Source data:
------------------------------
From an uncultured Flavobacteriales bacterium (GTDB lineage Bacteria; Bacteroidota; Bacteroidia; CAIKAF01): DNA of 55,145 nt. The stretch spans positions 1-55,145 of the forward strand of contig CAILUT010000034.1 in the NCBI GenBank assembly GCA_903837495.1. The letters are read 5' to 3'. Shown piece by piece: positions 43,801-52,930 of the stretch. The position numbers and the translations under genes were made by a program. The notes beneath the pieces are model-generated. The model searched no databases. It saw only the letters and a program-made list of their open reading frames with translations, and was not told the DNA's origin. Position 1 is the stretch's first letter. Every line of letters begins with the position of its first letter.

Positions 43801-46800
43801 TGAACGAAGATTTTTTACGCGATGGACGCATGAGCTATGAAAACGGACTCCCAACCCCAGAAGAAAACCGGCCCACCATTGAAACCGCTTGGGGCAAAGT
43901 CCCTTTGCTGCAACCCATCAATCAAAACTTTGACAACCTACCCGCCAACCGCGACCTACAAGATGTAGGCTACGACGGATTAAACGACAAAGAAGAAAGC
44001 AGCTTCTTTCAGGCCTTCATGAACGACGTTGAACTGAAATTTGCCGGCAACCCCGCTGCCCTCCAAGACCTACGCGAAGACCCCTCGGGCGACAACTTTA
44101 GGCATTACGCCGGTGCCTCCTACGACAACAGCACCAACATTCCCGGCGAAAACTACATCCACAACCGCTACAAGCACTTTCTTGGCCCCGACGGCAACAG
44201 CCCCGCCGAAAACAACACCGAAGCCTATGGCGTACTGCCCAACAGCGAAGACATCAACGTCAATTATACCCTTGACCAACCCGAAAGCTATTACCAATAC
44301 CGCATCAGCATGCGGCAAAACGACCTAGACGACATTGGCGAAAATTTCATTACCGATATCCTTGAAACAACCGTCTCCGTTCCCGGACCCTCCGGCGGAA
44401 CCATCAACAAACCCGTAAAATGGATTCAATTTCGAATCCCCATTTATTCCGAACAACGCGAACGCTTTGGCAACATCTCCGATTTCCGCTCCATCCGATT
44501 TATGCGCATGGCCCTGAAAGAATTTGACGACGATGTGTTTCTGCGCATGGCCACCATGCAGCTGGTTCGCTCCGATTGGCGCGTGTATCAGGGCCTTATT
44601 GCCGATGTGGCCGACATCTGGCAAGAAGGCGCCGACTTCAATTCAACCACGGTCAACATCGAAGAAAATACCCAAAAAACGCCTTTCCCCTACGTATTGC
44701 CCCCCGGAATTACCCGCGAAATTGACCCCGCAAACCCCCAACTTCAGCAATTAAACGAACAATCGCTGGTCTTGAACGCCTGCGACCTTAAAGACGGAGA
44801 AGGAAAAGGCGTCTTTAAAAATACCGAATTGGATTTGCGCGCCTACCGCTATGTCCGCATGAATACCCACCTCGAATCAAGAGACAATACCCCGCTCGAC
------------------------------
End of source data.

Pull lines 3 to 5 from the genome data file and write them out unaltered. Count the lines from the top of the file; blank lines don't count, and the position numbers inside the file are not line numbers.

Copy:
43801 TGAACGAAGATTTTTTACGCGATGGACGCATGAGCTATGAAAACGGACTCCCAACCCCAGAAGAAAACCGGCCCACCATTGAAACCGCTTGGGGCAAAGT
43901 CCCTTTGCTGCAACCCATCAATCAAAACTTTGACAACCTACCCGCCAACCGCGACCTACAAGATGTAGGCTACGACGGATTAAACGACAAAGAAGAAAGC
44001 AGCTTCTTTCAGGCCTTCATGAACGACGTTGAACTGAAATTTGCCGGCAACCCCGCTGCCCTCCAAGACCTACGCGAAGACCCCTCGGGCGACAACTTTA